Lucid Culture

JAZZ, CLASSICAL MUSIC AND THE ARTS IN NEW YORK CITY

Susan McKeown’s Darkly Inspiring New Album

Sad music isn’t depressing – on the contrary, it’s just the opposite. That’s why it’s so popular. This is one sad album – and a very ambitious one. On Singing in the Dark, Irish/American singer Susan McKeown has taken a series of poems dealing with death, depression and madness from over the centuries and set them to music, along with a choice cover of Leonard Cohen’s Anthem that offers just a glimmer of a respite. She sings them clearly and directly, with a tinge of a brittle vibrato which fits these lyrics well – she goes in with both eyes open but not quite steady, and at its best the effect is nothing short of chilling. Among Americana singers, Kelli Rae Powell comes to mind.

Over darkly reverb-drenched, Richard Thompson-esque electric rock, McKeown takes Anne Sexton’s A Woman Like That (Her Kind) and uses it to transpose the archetype of a witch to the present day, “a woman that is not a woman” ostracized for her sadness and unafraid to die for it. A Gwendolyn Brooks poem, That Crazy Woman is set to a swinging 6/8 piano melody: “I’ll wait until November, that is the time for me,” McKeown sings with a quiet defiance, and a nod to Nina Simone. Renaissance poet John Dowland’s death-obsessed In Darkness Let Me Dwell gets a subdued, Andalusian-flavored treatment, while 19th century Irish poet James Clarence Mangan’s The Nameless One, one of several suicide songs here, gets a low-key, acoustic folk arrangement.

The most ambitious track here is The Crack in the Stairs, Nuala Ní Dhomhnaill’s vividly imagistic depiction of clinical depression set to an minimalist, atonal piano melody by contemporary Irish composer Elaine Agnew, taking on a macabre music-box touch as McKeown chronicles the dust on the furniture and the piano hidden beneath a lock rusted shut. Richard and Linda Thompson again come to mind on Mad Sweeney, a brooding rock arrangement of a traditional song about a king whose madness literally returns him to a state of nature, and also on Welsh poet Gwyneth Lewis’s Angel of Depression. McKeown wrings every drop of pain she can muster out of the chorus: “Oh yes, I’m broken, but my limp is the best part of me…and the way I hurt,” guitar limping along to drive the point home. There’s also the evocative, jazz-tinged smalltown death vignette Good Old World Blues, an Elis Regine-inspired version of Violetta Parra’s bitter, sarcastic Gracias a la Vida and an understatedly gloomy take of the traditional Irish song So We’ll Go No More A-Roving to wind up the album. Susan McKeown plays Highline Ballroom on January 15.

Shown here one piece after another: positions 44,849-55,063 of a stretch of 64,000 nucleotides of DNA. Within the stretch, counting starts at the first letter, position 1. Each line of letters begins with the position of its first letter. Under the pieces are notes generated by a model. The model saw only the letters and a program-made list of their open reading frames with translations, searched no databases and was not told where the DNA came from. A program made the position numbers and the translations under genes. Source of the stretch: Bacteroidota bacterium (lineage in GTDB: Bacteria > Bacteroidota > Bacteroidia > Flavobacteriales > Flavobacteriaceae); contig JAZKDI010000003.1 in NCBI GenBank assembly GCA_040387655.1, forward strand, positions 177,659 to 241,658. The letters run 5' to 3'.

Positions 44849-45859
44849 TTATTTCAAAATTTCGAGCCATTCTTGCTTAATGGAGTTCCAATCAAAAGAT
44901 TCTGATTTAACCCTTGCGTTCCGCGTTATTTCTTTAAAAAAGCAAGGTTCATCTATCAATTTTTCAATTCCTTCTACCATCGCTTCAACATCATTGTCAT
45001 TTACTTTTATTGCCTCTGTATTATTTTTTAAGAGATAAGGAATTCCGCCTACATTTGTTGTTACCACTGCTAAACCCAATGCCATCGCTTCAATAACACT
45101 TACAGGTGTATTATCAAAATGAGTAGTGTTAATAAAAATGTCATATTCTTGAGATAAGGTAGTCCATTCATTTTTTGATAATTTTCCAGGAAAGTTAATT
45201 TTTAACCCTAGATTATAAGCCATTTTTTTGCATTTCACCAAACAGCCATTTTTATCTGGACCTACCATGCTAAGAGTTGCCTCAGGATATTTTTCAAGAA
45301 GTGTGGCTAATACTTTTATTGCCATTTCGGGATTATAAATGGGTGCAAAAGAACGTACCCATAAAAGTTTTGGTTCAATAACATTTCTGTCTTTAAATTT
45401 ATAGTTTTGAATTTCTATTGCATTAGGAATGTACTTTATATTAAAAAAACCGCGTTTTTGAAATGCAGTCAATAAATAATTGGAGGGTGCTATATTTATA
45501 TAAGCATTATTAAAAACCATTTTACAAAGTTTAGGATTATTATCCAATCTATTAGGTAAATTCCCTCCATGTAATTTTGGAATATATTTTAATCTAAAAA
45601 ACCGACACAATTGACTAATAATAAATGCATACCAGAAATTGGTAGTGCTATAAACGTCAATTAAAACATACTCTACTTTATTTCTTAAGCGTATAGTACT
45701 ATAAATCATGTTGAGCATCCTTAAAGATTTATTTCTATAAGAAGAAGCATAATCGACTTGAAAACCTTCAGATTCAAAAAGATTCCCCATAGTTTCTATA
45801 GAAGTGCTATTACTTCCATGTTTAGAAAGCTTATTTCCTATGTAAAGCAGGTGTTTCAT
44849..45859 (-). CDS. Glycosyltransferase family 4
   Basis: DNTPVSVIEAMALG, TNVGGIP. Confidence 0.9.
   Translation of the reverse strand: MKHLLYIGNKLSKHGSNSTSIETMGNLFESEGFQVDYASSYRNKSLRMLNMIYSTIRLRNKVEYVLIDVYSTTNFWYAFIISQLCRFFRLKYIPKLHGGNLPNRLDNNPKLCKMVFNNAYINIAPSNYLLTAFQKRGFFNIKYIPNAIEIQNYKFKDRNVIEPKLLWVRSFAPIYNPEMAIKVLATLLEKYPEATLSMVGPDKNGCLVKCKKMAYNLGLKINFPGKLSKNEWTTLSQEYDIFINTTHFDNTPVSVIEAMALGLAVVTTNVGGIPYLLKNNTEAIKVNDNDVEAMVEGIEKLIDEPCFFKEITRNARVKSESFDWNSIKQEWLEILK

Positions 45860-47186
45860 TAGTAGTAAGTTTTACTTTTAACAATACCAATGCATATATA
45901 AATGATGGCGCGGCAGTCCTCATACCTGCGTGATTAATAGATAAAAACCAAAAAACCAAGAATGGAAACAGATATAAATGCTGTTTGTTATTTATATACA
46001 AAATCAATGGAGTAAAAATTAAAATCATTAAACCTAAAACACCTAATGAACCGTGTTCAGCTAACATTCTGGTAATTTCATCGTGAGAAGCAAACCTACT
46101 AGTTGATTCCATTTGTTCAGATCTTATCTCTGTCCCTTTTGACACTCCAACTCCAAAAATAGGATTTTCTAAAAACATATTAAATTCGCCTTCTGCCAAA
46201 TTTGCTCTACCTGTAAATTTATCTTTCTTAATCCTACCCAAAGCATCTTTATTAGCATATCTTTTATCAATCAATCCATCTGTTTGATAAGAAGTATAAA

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December 7, 2010 Posted by | folk music, Music, music, concert, review, Reviews, rock music | , , , , , , , , , , , , , , , , , , , , , , , , , , , , , , , , , , , , , , , , , , | Leave a comment

CD Review: Cady Finlayson & Vita Tanga – Electric Green

Since summer has made its ferocious entrance, it’s time for party music. It’s too hot to think about anything serious here in New York except for how good it would feel to be in an airconditioned pub with a pint of Guinness and maybe something like what Cady Finlayson and Vita Tanga have put together here. Finlayson (her first name is pronounced “caddy” like the car) plays five-string fiddle; Tanga plays acoustic, electric and “percussive” guitar, meaning that he mutes the strings of his electric and then taps out a simple rhythm on them. This album has the feel of a demo put together to show interested publicans what the duo are capable of onstage, but it also makes a good listen for anyone who loves the diversity and emotional resonance of traditional Irish fiddle music.

Over the course of ten brief tracks, the two get a dance groove going, bring it down longingly and wistfully and then back up again. As expected, Finlayson handles the lead lines, with Tanga supplying terse, understated and surprisingly interesting guitar work, especially when he’s using his wah pedal. Most of the tracks here clock in at under two minutes, the most interesting one titled March Set, Finlayson taking a long, vibrant break while Tanga keeps the beat going; they wrap up the album with what they call “All Set for St. Pat’s,” a medley of Wearing of the Green, Sean South and Pumpkin’s Fancy, the latter with almost a reggae groove emanating from the wah-wah guitar pedal. It’s nothing if not imaginative, offering the impression that their live show is good craic. New York is jampacked with first-class Irish musicians: count Cady Finlayson and Vita Tanga among them. Their next listed live gig is for Make Music NY, at 3 PM at the New York Public Library Branch at 112 E 96th St. off Lexington Ave.

May 26, 2010 Posted by | irish music, Music, music, concert, review, Reviews, world music | , , , , , , , , , , , , , , , , , | 2 Comments